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One dead as severe storms, tornadoes tear through South

ABC News(NEW YORK) — A major storm system in the central U.S. is bringing significant impacts this weekend, including strong tornadoes, damaging winds and flooding in the South while an April blizzard threatens parts of the southern Plains and upper Midwest.
There have been 10 tornadoes reported across the South since the outbreak began — four in Arkansas, four in Louisiana and two in Texas. There have been over 180 reports of severe weather from this storm system, including numerous severe wind and hail reports from Wisconsin to Texas.
The storm system is responsible for at least one death. A 2-year-old girl in Red Chute, Louisiana, was killed when a tree fell on her family's mobile home, the Bossier Parish Sheriff's Department reported.
Heavy snow, with dangerous blizzard conditions, remains in parts of the upper Midwest on Saturday morning, while a line of powerful severe storms stretches down the Mississippi Valley into eastern Texas. A tornado watch remains in effect for parts of Texas, Louisiana, Arkansas, Mississippi and Tennessee. The tornado watch is currently set to expire by 6 a.m. CDT.
As the line of storms pushes east, they will strengthen later in the day, and there will be another round of severe weather across parts of the Deep South. There is a threat for strong tornadoes Saturday across parts of Louisiana, Mississippi and Alabama. Nashville, Birmingham, Mobile, New Orleans and Tallahassee all have a chance of seeing tornadoes, large hail and damaging winds by Saturday evening.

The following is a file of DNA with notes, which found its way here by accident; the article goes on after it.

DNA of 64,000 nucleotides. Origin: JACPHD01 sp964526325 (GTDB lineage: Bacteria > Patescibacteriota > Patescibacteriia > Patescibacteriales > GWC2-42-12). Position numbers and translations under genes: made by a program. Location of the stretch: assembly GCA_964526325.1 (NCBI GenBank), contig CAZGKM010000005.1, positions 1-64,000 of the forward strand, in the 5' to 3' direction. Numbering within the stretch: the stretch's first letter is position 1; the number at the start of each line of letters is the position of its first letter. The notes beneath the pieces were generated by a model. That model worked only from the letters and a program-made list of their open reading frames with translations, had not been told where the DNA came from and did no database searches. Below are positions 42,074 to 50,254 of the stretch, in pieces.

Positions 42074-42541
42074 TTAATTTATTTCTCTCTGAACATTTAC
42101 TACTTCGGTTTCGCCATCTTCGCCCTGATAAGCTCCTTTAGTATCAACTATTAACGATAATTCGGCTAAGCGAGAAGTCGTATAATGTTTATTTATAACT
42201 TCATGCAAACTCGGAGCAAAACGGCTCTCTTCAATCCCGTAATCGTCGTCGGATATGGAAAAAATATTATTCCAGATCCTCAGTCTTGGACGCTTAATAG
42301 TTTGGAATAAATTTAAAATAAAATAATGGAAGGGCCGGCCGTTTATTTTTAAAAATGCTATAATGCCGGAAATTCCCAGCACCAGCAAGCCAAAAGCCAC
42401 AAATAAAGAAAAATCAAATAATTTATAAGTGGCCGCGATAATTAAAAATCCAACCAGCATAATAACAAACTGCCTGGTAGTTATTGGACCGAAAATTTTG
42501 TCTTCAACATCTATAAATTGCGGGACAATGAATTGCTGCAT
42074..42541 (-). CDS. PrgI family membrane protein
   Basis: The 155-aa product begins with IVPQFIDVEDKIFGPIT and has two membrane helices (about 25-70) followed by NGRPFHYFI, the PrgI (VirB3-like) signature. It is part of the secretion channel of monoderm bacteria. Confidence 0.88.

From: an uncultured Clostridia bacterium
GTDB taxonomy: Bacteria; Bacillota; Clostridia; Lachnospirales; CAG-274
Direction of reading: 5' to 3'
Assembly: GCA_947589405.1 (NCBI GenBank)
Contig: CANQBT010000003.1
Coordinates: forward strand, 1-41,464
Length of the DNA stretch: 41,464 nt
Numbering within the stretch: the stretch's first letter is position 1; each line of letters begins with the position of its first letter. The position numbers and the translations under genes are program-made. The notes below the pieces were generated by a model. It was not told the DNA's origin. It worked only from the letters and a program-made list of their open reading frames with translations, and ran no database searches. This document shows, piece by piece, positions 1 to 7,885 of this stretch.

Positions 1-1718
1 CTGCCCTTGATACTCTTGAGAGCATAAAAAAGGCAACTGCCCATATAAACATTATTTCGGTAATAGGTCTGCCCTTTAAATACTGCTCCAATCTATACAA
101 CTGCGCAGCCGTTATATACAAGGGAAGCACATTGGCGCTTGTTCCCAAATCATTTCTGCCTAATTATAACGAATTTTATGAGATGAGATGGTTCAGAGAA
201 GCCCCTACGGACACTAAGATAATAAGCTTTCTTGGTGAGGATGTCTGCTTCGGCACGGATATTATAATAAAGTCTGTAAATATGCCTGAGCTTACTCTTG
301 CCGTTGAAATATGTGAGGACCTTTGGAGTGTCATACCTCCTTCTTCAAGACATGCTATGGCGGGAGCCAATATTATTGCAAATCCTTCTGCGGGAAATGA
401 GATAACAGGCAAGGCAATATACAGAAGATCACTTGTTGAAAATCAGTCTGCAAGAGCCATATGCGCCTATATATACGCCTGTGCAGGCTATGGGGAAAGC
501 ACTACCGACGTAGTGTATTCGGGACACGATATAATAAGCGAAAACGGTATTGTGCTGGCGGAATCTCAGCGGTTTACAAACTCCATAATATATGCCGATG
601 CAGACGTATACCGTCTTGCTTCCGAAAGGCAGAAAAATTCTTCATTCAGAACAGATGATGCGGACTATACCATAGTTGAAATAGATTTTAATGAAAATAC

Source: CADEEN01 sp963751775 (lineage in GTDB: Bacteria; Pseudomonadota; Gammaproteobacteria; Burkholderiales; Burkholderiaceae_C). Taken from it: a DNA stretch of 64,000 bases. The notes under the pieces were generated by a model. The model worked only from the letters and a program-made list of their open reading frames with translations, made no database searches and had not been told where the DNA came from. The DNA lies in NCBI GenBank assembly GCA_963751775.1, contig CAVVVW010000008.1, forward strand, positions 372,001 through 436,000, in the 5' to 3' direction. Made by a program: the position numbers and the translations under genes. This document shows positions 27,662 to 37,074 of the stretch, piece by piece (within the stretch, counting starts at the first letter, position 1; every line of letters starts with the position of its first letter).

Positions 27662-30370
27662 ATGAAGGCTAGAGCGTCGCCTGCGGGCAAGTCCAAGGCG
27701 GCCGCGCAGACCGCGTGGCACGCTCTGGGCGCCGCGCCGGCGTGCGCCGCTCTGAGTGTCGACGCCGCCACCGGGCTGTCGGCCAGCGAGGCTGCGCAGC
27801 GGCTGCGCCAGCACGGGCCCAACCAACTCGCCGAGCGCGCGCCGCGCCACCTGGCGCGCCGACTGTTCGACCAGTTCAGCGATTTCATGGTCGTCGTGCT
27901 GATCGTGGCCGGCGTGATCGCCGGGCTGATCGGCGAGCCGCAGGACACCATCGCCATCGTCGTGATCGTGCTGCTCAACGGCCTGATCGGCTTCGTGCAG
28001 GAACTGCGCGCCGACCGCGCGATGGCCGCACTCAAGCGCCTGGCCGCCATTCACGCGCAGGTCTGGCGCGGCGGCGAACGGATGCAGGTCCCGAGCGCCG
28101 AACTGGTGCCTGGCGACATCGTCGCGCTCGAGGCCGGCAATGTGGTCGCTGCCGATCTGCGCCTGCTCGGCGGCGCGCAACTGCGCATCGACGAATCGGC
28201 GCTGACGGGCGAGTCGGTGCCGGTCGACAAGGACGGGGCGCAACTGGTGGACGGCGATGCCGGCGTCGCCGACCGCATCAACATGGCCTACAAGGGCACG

The threat pushes off toward the Southeast coastline on Sunday with severe weather stretching from much of Florida all the way into southern Virginia. While the threat looks to be less intense than Friday and Saturday, there is still a chance of brief tornadoes, damaging winds and large hail from Fort Myers, Florida, to Roanoke, Virginia.
Flash flooding is expected Saturday in parts of the Deep South from Louisiana to Alabama — where 3 to 5 inches of rain will remain possible with very slow-moving thunderstorms. On Sunday night and Monday, the storm will track toward the Northeast. An onslaught of rain is expected in parts of the I-95 corridor from Washington, D.C., to New York. Locally, 2 to 3 inches of rain is expected with isolated flooding.
Blizzard conditions up north
There are dangerous blizzard conditions Saturday morning in parts of the Northern Plains and upper Midwest. Near whiteout conditions and impossible travel are occurring across parts of Iowa, South Dakota and Minneapolis.
Wind gusts on Saturday will reach 50 mph in some parts of this region with locally higher gusts. This could cause significant drifting of snow, whiteout conditions and potential infrastructure damage.
The heaviest of the snow will be located over parts of southern Minnesota and northern Iowa by Saturday night. Then on Sunday, the snow and icy mix moves into the Great Lakes and reaches into parts of the higher elevations of New England.
The heaviest snow is expected across parts of southern Minnesota, where locally 12 to 18 inches of snow could fall. In the Twin Cities, the top snowstorm on record for the month of April is from April 14, 1983, when 13.6 inches of snow fell. The record could be challenged with this storm.
Some ice is expected in parts of New England and upstate New York on Sunday night into Monday. While accumulation will be fairly light, slippery travel is possible on Monday morning across the region.
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